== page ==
Egypt’s Mubarak Talks for First Time Since Detention

CAIRO (Reuters) -
Tourists visit the historical site of the Giza Pyramids, near Cairo, Egypt. The 2011 uprising that toppled Egypt’s longtime autocratic ruler, Hosni Mubarak, dealt a blow to foreign investment and tourism, a main revenue source. Neither has recovered, with investors and tourists still scared away by unrest and political turmoil. (AP Photo/Hassan Ammar)
Tourists visit the historical site of the Giza Pyramids, near Cairo, Egypt. The 2011 uprising that toppled Egypt’s longtime autocratic ruler, Hosni Mubarak, dealt a blow to foreign investment and tourism, a main revenue source. Neither has recovered, with investors and tourists still scared away by unrest and political turmoil. (AP Photo/Hassan Ammar)

In his first comments to the media since he was detained more than two years ago, Egypt’s ousted leader Hosni Mubarak said he is dismayed at the country’s state of affairs and particularly the plight of the poor.

The 85-year old Mubarak said in remarks published Sunday in Al-Watan newspaper that it is also too early to judge his elected successor, Islamist President Mohammed Morsi, because he has a heavy burden to deal with. He also warned against a much-negotiated loan from the International Monetary Fund, saying it would make life harder for the poor in Egypt, where over 40 percent of the population lives on less than $2 a day.

The authenticity of the interview could not be immediately verified. Calls by The Associated Press to Mubarak’s lawyer Farid El Deeb went unanswered, but he was quoted as telling Ahram Online, the electronic version of the state-owned Al-Ahram, that the interview was a “fabrication.”

Al-Watan’s reporter, Mohammed el-Sheik, took photos of himself near and inside Mubarak’s medical helicopter, without the ex-leader inside. El-Sheik said he conducted the interview after sneaking into a waiting area where Mubarak was held during his trial Saturday, apparently before the hearing began.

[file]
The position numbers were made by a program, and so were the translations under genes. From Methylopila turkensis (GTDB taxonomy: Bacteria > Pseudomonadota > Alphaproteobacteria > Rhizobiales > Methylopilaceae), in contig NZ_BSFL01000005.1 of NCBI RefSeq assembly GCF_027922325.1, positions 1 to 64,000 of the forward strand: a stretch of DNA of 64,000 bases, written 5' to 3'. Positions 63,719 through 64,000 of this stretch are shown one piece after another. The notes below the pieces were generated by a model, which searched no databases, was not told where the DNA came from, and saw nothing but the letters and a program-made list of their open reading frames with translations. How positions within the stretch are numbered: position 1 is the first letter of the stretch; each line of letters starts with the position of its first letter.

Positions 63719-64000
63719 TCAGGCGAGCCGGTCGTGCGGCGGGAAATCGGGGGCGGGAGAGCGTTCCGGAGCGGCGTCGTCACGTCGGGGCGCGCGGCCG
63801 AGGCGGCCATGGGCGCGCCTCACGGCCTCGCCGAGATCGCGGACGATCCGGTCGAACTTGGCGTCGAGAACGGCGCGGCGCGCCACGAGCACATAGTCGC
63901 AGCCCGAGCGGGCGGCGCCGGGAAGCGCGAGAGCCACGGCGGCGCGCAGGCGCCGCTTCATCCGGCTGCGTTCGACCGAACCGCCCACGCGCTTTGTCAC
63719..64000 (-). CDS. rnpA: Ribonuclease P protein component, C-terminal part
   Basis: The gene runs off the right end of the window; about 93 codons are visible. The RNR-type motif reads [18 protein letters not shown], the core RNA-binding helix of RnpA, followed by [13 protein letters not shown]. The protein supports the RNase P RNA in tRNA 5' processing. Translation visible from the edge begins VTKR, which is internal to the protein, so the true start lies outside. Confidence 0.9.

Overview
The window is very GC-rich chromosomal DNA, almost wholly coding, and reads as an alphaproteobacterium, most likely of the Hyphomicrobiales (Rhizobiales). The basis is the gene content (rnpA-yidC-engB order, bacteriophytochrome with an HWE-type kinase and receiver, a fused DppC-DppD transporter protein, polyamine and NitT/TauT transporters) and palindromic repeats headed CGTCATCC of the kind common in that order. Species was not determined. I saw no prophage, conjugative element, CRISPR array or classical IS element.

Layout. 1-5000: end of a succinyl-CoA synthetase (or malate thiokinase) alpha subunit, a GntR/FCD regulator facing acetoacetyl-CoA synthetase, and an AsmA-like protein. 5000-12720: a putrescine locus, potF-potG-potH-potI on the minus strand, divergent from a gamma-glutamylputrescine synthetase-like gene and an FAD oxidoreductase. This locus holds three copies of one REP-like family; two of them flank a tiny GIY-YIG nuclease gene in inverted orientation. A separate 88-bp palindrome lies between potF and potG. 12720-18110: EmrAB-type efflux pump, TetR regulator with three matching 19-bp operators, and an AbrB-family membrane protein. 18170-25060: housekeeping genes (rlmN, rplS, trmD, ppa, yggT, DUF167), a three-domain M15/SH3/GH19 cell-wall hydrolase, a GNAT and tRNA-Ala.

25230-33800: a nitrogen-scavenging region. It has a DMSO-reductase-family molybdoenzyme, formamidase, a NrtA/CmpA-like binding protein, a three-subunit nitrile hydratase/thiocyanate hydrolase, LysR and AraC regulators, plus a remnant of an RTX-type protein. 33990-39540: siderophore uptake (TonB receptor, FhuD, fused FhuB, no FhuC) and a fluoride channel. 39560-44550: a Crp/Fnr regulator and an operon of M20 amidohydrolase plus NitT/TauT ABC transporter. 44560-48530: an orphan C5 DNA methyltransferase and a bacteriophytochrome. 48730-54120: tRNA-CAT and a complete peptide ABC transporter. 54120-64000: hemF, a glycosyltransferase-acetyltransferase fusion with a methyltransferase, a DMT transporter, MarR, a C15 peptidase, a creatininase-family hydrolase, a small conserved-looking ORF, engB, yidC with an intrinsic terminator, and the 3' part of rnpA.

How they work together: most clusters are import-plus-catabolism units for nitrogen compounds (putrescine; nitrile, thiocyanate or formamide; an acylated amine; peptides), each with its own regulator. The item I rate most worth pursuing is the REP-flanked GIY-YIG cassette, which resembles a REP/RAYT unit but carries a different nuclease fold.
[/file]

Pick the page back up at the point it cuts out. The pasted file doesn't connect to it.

He also told a private media station Sunday that he couldn’t record the interview because he had to avoid Mubarak’s tight security.

Mubarak has been a longtime nemesis of the Muslim Brotherhood, the Islamist group from which Morsi hails. In his comments to the privately owned Egyptian paper published Sunday, Mubarak appeared to be gloating, painting a picture of a nation that has unraveled following his 2011 ouster and portraying himself as a protector of the poor.

Mubarak stepped down in February 2011 in the face of a wave of popular protests whose main slogan was “Bread, Freedom and Social Justice.” Protesters accused Mubarak of fostering a culture where power was centralized and police acted with impunity. They also believed Mubarak was grooming one of his sons to succeed him.

Mubarak’s comments to Al-Watan also appeared to be addressing a growing segment of the population which has grown nostalgic for Mubarak’s days amid continuing turmoil in the two years since his ouster. The country has been plagued by tenuous security and an enduring standoff between Morsi’s Brotherhood and its Islamist allies and the largely secular opposition, which launched the 2011 revolt but failed to make political gains since.

Mubarak told the newspaper reporter he was “very, very sad” for impoverished Egyptians. He said he was also dismayed by the state of the economy, the industrial cities built during his nearly 30 years in office, and the country’s lack of security.

Mubarak was detained two years ago and put on trial. He has since been hospitalized, sentenced to life in prison, had his sentence overturned